Feeds

The forgotten, fat generation of Mac Portables

Long before the Air, there was Lord Lard Ass

3 Big data security analytics techniques

Logical logic board

The snap-apart, Logo-like constriction of the Portable extends all the way down to its logic board, which is housed in a plastic cage that snaps out of the case bottom after a bit of prying.

Apple Macintosh Portable: logic-board cage

Nestled below the cage that holds the battery and drives lies the logic board (click to enlarge)

Flip that cage over, and out snaps the logic board. On that board you'll find the four expansion slots, clearly labled — as is practically everything else on the board. These four are the aforementioned modem slot, one RAM and one ROM slot, and a processor-direct slot (PDS), a CPU-specific slot that gave, as its name suggests, direct and speedy access to the processor.

Apple Macintosh Portable - logic board

As neatly labled as if it were to be used as an instructional device (click to enlarge)

The Portable's CPU is a low-power 16MHz Motorola 68HC000 running on a 16MHz system bus — well, both actually run at 15.6672MHz, if you want to be precise. That may sound dog-slow, but the popular Macintosh SE, which lived from March of 1987 through October of 1990, had an 8MHz 68000 on an 8MHz bus.

The $6,500 Macintosh SE/30 — one of the finest li'l machines Apple ever put out — debuted in January 1989, also with a 16MHz processor and bus. However, the SE/30, as its name suggests, used the far more capable Motorola 68030, a processor that would have sucked the Portable's battery dry in a nanosecond. Well, not literally, but you get the idea.

Apple Macintosh Portable: Motorola 68HC000

32-bit internal registers, a 24-bit address bus, and a 16-bit data bus (click to enlarge)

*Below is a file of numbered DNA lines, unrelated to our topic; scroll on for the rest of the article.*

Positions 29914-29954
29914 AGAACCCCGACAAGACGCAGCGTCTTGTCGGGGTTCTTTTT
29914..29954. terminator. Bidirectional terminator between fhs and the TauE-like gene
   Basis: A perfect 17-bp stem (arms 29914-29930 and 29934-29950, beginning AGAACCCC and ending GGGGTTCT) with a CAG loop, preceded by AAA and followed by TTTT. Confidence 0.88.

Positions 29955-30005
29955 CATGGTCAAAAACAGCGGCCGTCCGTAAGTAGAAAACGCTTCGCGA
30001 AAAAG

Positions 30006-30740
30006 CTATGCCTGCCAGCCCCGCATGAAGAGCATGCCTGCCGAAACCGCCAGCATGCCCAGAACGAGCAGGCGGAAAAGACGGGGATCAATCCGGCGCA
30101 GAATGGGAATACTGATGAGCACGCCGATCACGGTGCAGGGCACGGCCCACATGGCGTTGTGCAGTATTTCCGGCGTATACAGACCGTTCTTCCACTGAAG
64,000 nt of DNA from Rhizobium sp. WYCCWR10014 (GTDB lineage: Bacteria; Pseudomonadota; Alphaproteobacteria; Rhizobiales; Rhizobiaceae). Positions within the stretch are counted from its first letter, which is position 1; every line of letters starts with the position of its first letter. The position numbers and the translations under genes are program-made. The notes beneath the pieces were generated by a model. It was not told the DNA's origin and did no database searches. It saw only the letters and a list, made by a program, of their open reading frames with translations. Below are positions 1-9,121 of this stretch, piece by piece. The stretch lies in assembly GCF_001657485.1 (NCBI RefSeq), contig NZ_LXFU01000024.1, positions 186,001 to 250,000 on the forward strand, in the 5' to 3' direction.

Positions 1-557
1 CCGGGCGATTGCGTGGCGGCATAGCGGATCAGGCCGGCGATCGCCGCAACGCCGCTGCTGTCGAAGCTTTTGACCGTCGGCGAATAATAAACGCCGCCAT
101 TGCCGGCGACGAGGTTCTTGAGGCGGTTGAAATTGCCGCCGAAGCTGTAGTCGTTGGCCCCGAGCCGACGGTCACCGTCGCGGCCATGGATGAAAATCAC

One megabyte of RAM was soldered onto the logic board in an array of thirty-two 32KB 8-bit static RAM chips. If you happened to be dripping with cash, you could add another four megabytes to its RAM slot, or another eight using its PDS.

Apple Macintosh Portable: static RAM

Here's what one megabyte of static RAM looked like in 1989 (click to enlarge)

Those then-capacious RAM levels had to wait, however, until RAM densities improved. When the Portable first shipped, Apple offered only a one-megabyte RAM expansion card ($650), and third-parties hadn't yet weighed in. By the time the backlit model shipped, Apple also offered a three-megabyte card.

The PDS slot could theoretically have also supported other add-in cards providing functions such as Ethernet, but we're not aware of any such cards ever hitting the streets.

As we mentioned, the logic board is exceptionally well labeled — but we were still unable to figure out the function of one grouping of chips, gathered on their own individual mini-board:

Apple Macintosh Portable

We're thinking power management, but we're not sure — any help? (click to enlarge)

This oddity is labled "Hybrid", and its location near the power and reset switches make us think it may have something to do with power management. Any help from perspicacious Reg readers would be welcome.